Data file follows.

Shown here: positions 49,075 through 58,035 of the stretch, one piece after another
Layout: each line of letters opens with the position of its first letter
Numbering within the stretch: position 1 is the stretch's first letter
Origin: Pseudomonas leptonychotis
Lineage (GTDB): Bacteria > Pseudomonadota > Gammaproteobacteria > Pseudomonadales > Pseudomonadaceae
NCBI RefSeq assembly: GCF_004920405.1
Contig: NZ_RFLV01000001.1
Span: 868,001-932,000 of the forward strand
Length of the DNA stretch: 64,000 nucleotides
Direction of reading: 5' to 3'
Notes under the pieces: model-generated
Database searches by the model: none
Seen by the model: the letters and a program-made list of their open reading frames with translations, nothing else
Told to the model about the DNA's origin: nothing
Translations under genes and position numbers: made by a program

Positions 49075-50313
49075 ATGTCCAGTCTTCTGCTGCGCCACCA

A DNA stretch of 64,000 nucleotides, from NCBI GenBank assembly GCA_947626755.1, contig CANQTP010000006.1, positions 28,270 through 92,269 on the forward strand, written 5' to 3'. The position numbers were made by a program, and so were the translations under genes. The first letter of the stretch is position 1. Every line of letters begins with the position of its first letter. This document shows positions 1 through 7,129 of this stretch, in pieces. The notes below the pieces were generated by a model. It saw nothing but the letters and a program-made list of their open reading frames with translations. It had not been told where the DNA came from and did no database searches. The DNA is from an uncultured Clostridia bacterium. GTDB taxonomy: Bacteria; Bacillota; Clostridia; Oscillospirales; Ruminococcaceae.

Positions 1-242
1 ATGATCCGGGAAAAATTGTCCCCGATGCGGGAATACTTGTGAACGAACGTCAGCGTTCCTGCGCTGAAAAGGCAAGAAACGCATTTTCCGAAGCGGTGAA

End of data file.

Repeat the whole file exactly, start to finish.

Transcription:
Shown here: positions 49,075 through 58,035 of the stretch, one piece after another
Layout: each line of letters opens with the position of its first letter
Numbering within the stretch: position 1 is the stretch's first letter
Origin: Pseudomonas leptonychotis
Lineage (GTDB): Bacteria > Pseudomonadota > Gammaproteobacteria > Pseudomonadales > Pseudomonadaceae
NCBI RefSeq assembly: GCF_004920405.1
Contig: NZ_RFLV01000001.1
Span: 868,001-932,000 of the forward strand
Length of the DNA stretch: 64,000 nucleotides
Direction of reading: 5' to 3'
Notes under the pieces: model-generated
Database searches by the model: none
Seen by the model: the letters and a program-made list of their open reading frames with translations, nothing else
Told to the model about the DNA's origin: nothing
Translations under genes and position numbers: made by a program

Positions 49075-50313
49075 ATGTCCAGTCTTCTGCTGCGCCACCA

A DNA stretch of 64,000 nucleotides, from NCBI GenBank assembly GCA_947626755.1, contig CANQTP010000006.1, positions 28,270 through 92,269 on the forward strand, written 5' to 3'. The position numbers were made by a program, and so were the translations under genes. The first letter of the stretch is position 1. Every line of letters begins with the position of its first letter. This document shows positions 1 through 7,129 of this stretch, in pieces. The notes below the pieces were generated by a model. It saw nothing but the letters and a program-made list of their open reading frames with translations. It had not been told where the DNA came from and did no database searches. The DNA is from an uncultured Clostridia bacterium. GTDB taxonomy: Bacteria; Bacillota; Clostridia; Oscillospirales; Ruminococcaceae.

Positions 1-242
1 ATGATCCGGGAAAAATTGTCCCCGATGCGGGAATACTTGTGAACGAACGTCAGCGTTCCTGCGCTGAAAAGGCAAGAAACGCATTTTCCGAAGCGGTGAA